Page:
Expat lists the ‘bizarre’ things he NEVER heard before moving to Australia from America

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From Blu-tack to the phrase ‘can’t be bothered’: Expat lists the ‘bizarre’ things he’d never heard of before moving to Australia from America

  • An American expat has listed Australian terms that he has never heard of
  • Adam Foskey shared a short video with his 20,000 TikTok followers
  • He’s ‘never heard’ of Blu Tack, doonas, ‘servos’ and the term ‘can’t be bothered’

An American expat made a list of the things he had never heard of before moving to Australia.

In a TikTok video Adam Foskey said he has ‘never heard’ of Blu Tack, doonas, ‘servos’ and the phrase ‘can’t be bothered’.

The clip is part of a series of similar videos that Mr. Foskey has shared with his online followers of more than 20,000 people.

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The clip is part of a series of similar videos that Mr. Foskey has shared with his online followers of more than 20,000 people

In a TikTok video that recently went viral, Adam Foskey said he had ‘never’ heard of Blu Tack, doonas, ‘servos’ and the phrase ‘can’t be bothered’.

At first, he admitted he was unaware of the Blu Tack – a putty-like glue that can be used to attach photos, posters, and paper to walls and surfaces.

The removable product can be reused several times without leaving any residue.

Then he explained how Australians use the term ‘can’t be bothered’ when ‘they don’t feel like doing anything’.

As Australians tend to shorten words, Mr Foskey said he has never heard of the term ‘servo’, which refers to a gas station.

“I would call it a gas station, but servo is short, sweet and easier to say,” he said.

“Finally, we have a doona, which I would call a duvet cover, but it’s just something to keep you warm on those cold winter nights,” he said.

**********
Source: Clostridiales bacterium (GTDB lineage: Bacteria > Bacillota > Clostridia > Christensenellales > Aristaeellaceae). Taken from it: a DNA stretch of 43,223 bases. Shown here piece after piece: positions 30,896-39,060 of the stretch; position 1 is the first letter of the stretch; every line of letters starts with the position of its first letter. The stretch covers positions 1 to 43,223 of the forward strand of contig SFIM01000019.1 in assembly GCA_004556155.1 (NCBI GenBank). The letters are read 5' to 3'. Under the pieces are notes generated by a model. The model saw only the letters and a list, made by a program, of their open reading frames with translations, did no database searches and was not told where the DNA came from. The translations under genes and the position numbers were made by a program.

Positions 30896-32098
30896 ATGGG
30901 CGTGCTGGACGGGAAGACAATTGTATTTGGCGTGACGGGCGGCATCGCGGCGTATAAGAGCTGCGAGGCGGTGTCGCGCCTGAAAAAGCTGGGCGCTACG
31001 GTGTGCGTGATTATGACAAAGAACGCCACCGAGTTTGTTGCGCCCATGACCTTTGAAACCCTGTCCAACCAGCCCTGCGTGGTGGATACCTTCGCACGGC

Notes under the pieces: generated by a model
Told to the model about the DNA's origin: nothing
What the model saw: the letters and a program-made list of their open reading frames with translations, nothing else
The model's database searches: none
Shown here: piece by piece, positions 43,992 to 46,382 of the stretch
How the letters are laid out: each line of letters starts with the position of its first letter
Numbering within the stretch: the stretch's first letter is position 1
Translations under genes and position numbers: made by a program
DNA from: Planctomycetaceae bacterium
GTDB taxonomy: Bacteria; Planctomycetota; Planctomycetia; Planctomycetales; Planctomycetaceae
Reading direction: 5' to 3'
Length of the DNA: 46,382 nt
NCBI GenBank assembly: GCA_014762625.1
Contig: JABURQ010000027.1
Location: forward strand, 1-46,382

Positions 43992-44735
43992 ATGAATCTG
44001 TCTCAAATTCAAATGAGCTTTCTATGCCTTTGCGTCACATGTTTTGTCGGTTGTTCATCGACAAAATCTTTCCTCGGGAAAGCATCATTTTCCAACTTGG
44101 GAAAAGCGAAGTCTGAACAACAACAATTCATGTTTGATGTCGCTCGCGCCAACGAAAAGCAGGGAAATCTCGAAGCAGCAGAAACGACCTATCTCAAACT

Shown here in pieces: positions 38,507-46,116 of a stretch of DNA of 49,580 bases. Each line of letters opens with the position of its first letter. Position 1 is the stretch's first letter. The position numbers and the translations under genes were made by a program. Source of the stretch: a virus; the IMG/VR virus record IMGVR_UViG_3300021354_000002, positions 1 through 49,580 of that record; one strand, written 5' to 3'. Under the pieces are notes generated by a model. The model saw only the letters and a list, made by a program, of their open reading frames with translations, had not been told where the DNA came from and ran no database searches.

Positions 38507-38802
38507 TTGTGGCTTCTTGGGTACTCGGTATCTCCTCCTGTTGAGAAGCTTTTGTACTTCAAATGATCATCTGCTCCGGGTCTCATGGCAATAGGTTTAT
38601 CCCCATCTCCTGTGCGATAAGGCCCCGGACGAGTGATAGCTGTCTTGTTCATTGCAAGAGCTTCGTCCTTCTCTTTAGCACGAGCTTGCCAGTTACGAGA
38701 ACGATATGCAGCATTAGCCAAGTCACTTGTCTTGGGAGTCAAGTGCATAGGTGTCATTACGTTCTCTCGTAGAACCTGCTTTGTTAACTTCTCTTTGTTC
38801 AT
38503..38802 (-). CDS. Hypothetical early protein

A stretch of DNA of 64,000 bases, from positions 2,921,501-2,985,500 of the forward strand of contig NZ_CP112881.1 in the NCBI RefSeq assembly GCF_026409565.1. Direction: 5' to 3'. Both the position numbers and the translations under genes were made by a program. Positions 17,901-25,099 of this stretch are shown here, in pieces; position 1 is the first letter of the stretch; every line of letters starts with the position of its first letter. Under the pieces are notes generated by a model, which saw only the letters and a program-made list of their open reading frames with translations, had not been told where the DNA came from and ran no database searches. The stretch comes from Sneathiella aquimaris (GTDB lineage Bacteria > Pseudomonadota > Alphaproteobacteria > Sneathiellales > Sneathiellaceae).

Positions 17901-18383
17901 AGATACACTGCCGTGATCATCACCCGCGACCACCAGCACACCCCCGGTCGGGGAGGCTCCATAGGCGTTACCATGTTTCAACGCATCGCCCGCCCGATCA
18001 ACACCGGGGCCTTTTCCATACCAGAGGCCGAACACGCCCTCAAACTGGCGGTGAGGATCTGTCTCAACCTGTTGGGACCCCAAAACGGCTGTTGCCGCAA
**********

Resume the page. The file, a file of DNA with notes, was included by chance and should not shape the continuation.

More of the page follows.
I would call it a gas station, but servo is short, punchy, and easier to pronounce.

Earlier this week, he shared another video that he said was unfamiliar with the concept of tasting until moving from his native Georgia.

Tasting menus, also known as tasting menus, see diners served multiple small portions of the chef’s signature dishes at once – a trend Mr. Foskey calls “ great. ”

He said he was also surprised by how Australians sing ‘happy birthday’, noting that Aussies often end the party song by singing ‘hip hip hooray’ which Americans never do.

Tourists share the greatest culture shocks in Australia

WEATHER: The sun in Australia is strong. I did not respect this at all when I arrived. I failed to buy decent sunscreen and paid the price with bad sunscreen. My skin was peeling and peeling off for weeks afterwards. The sun is deadly in Australia, take precautions or you will be redder than a lobster!

AUSTRALIANS SWEAR A LOT: I only realized this when I went to the house where the girl I saw then lived. Two of her roommates were Australian and weren’t afraid to blurt out expletives at every opportunity. I especially noticed the use of one word. They would call me a good c ** t. I would never think of using this word in England. Doesn’t matter, as a form of praise to someone.

BEER SIZES: When you ask for a beer in England, you get a pint. In Australia you don’t get a pint, but a schooner, that’s 3/4 pint. Then if you’re in a state like Victoria you might get a jar, which is about half a pint. The worst of this? The smaller sizes cost more than a pint in England.

MAGPIES: I was attacked by a magpie in the first month in Australia, I had no idea you could be attacked by a bird in the street.

COFFEE: Coffee in Australia is so much better than all the trash they drink in America that it’s almost sad.

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